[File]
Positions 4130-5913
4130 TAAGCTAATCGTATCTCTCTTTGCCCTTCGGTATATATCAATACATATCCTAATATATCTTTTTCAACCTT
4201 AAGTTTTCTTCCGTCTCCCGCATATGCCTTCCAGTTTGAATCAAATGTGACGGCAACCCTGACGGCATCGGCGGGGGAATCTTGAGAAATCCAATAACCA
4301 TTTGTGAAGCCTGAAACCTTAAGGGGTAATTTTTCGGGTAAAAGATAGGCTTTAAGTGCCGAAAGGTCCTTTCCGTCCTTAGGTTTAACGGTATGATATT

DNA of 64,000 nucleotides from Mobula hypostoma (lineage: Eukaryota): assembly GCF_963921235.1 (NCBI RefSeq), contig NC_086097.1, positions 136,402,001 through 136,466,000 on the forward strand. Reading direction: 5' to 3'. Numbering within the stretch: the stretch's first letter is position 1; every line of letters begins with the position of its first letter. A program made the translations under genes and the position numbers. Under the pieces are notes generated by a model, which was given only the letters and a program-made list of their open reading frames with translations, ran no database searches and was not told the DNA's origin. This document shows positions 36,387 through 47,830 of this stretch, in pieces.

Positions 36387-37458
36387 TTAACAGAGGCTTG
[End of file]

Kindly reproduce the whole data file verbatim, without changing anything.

Positions 4130-5913
4130 TAAGCTAATCGTATCTCTCTTTGCCCTTCGGTATATATCAATACATATCCTAATATATCTTTTTCAACCTT
4201 AAGTTTTCTTCCGTCTCCCGCATATGCCTTCCAGTTTGAATCAAATGTGACGGCAACCCTGACGGCATCGGCGGGGGAATCTTGAGAAATCCAATAACCA
4301 TTTGTGAAGCCTGAAACCTTAAGGGGTAATTTTTCGGGTAAAAGATAGGCTTTAAGTGCCGAAAGGTCCTTTCCGTCCTTAGGTTTAACGGTATGATATT

DNA of 64,000 nucleotides from Mobula hypostoma (lineage: Eukaryota): assembly GCF_963921235.1 (NCBI RefSeq), contig NC_086097.1, positions 136,402,001 through 136,466,000 on the forward strand. Reading direction: 5' to 3'. Numbering within the stretch: the stretch's first letter is position 1; every line of letters begins with the position of its first letter. A program made the translations under genes and the position numbers. Under the pieces are notes generated by a model, which was given only the letters and a program-made list of their open reading frames with translations, ran no database searches and was not told the DNA's origin. This document shows positions 36,387 through 47,830 of this stretch, in pieces.

Positions 36387-37458
36387 TTAACAGAGGCTTG